A “major volumetric DDoS attack” caused significant downtime for DNSimple with traffic up to 25 GB per second and about 50 million packets per second.
The attack on Monday on DNSimple was not directed at the website or any user, said founder Anthony Eden in a blog, who said that the traffic was sufficient enough to overwhelm the four DDoS devices it had placed in its data centres after a previous attack.
He said that analysis of the traffic discovered that the attack targeted random sub-domains under a specific target domain and included both UDP and TCP requests. Once it determined that the traffic could not be handled with the DDoS devices it had in place and that we would not be able to remove the delegation, it worked with providers to find a larger device.
“Our upstream provider had one such device, with capacity for 20GB in and 20GB out in their primary data centre,” he said. “We decided to try to put this device into production to see if it could act as a scrubber for all DNS traffic. All traffic would be sent to one data centre, thus losing the Anycast benefits, but this was better than having all systems remaining unresponsive.”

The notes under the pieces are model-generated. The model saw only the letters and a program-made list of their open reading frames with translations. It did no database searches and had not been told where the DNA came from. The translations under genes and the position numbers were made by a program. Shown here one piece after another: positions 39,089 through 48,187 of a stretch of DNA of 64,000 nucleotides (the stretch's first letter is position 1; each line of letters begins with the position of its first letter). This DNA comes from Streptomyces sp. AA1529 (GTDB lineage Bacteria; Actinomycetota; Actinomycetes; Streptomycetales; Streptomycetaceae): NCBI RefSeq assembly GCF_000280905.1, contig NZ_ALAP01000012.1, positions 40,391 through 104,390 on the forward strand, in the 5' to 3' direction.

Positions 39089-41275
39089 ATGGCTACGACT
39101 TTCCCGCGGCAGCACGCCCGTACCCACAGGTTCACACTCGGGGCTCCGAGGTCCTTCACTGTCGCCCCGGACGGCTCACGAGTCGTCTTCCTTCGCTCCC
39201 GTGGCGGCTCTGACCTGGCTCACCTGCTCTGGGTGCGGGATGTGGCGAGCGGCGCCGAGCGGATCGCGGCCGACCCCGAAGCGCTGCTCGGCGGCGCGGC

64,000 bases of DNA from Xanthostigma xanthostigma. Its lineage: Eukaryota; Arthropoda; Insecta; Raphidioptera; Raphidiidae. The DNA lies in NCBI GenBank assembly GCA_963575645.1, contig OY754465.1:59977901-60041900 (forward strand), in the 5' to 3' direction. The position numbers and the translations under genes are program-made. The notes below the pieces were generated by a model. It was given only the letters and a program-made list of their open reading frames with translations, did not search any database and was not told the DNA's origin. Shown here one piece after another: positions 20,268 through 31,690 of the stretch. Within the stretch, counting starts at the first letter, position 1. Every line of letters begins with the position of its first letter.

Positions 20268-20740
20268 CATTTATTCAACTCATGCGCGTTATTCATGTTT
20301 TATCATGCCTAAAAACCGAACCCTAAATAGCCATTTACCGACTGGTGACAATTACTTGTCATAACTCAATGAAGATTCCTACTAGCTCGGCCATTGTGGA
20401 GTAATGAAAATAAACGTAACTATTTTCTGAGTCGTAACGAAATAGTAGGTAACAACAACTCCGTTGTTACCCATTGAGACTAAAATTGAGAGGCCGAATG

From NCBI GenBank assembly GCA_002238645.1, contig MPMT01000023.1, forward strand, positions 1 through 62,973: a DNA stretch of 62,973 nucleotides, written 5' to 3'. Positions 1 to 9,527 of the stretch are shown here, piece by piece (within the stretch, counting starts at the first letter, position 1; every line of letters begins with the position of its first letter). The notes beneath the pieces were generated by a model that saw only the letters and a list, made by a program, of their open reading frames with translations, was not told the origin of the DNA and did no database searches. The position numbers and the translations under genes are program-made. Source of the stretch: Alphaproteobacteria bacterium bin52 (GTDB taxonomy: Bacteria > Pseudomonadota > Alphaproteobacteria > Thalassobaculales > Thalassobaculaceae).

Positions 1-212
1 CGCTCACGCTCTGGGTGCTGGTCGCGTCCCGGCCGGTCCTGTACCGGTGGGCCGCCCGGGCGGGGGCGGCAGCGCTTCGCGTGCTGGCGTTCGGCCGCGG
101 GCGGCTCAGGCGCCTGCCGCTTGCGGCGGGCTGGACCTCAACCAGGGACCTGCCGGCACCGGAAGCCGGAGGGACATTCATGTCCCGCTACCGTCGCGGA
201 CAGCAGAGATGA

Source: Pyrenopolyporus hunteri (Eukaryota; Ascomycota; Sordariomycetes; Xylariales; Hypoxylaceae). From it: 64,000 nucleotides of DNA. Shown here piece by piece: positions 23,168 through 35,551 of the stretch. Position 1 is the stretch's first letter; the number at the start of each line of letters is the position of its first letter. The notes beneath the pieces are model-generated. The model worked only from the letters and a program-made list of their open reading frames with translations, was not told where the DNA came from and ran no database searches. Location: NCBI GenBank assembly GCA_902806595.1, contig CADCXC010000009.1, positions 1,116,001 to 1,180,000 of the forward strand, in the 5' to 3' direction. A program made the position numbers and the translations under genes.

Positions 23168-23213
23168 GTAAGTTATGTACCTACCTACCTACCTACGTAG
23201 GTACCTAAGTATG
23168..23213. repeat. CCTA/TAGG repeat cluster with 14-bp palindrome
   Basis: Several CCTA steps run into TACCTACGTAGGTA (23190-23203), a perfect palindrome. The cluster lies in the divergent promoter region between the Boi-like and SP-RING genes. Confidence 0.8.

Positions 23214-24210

Following a series of technical failures and repeated attacks, Eden said that during the entire outage, team members traded off handling customer support, Twitter and updating our status page. “Keeping customers up-to-date is critical in an event like this, and everyone stepped in to make sure we did our best to keep the updates flowing,” he said.
“These sorts of attacks come with the business of hosting DNS services and for our failure to mitigate this attack faster we are deeply sorry. We are doing all we can to improve our response in situations like these in the future and hope to prevent such wide reaching effects of future attacks.”
According to research by Arbor Networks, one DDoS attack in Q2 reached 124Gbps while there were 133 attacks over 100Gbps this year so far.